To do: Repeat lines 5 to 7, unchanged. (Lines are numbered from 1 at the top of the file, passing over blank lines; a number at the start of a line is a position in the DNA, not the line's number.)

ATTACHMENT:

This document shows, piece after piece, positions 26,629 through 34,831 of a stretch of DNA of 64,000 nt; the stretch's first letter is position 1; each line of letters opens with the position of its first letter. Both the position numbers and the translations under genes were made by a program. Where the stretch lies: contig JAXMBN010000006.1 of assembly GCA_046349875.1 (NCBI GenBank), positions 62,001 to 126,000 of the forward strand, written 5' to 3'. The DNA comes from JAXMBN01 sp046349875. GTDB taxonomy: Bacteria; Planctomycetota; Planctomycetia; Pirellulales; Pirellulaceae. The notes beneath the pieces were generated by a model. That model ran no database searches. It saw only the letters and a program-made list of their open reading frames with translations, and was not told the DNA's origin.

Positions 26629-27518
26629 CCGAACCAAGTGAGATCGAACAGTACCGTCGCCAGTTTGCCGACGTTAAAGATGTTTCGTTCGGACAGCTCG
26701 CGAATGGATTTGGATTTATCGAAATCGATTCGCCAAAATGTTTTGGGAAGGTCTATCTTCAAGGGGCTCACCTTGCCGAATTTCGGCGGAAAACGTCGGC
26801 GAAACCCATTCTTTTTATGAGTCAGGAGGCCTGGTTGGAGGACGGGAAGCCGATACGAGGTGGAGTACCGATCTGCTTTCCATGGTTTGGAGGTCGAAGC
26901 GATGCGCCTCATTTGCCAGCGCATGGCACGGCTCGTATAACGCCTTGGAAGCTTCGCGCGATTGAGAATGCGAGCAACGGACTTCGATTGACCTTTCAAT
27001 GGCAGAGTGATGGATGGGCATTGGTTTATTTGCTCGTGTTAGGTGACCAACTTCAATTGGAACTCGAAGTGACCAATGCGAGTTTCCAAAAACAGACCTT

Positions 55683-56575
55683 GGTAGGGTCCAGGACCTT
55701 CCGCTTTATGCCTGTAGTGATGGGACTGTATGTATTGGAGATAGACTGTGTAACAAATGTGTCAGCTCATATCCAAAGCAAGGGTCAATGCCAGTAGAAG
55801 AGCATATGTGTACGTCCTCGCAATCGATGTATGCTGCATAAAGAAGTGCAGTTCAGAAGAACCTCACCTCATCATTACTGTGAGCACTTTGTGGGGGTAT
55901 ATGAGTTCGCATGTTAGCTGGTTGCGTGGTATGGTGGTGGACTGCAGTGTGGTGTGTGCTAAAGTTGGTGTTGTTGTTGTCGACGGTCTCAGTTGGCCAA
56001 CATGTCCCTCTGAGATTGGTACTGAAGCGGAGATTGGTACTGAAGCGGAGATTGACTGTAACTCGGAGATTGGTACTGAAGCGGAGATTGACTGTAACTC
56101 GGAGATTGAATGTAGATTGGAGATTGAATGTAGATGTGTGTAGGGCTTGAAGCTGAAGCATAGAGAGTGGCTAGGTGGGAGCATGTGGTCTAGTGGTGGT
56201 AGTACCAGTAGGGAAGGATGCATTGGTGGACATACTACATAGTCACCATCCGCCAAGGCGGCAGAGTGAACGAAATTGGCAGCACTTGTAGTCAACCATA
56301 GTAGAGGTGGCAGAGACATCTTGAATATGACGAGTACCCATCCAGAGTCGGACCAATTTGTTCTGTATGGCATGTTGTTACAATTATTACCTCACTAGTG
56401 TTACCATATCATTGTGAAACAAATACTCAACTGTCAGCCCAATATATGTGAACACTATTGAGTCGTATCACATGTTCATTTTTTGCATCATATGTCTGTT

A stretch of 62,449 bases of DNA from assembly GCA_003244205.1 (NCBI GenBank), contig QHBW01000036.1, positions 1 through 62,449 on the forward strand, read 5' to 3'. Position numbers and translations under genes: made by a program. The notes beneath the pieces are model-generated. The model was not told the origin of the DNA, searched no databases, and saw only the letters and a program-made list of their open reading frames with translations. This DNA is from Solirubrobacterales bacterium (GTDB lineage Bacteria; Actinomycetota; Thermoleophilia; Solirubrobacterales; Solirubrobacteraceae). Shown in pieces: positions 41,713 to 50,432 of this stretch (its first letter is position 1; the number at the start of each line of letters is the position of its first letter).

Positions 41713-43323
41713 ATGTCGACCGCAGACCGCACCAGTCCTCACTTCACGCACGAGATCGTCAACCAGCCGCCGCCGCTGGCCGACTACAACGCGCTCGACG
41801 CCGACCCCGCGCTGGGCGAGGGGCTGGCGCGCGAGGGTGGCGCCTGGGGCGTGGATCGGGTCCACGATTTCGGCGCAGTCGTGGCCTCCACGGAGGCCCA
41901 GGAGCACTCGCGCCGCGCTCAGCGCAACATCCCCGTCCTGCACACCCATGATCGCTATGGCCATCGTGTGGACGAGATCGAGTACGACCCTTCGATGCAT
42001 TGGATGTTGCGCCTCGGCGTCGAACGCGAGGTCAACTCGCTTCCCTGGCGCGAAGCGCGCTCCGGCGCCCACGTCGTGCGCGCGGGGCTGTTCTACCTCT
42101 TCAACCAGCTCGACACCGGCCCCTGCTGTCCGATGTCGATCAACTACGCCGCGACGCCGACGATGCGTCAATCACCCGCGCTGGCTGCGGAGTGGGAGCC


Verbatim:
26801 GAAACCCATTCTTTTTATGAGTCAGGAGGCCTGGTTGGAGGACGGGAAGCCGATACGAGGTGGAGTACCGATCTGCTTTCCATGGTTTGGAGGTCGAAGC
26901 GATGCGCCTCATTTGCCAGCGCATGGCACGGCTCGTATAACGCCTTGGAAGCTTCGCGCGATTGAGAATGCGAGCAACGGACTTCGATTGACCTTTCAAT
27001 GGCAGAGTGATGGATGGGCATTGGTTTATTTGCTCGTGTTAGGTGACCAACTTCAATTGGAACTCGAAGTGACCAATGCGAGTTTCCAAAAACAGACCTT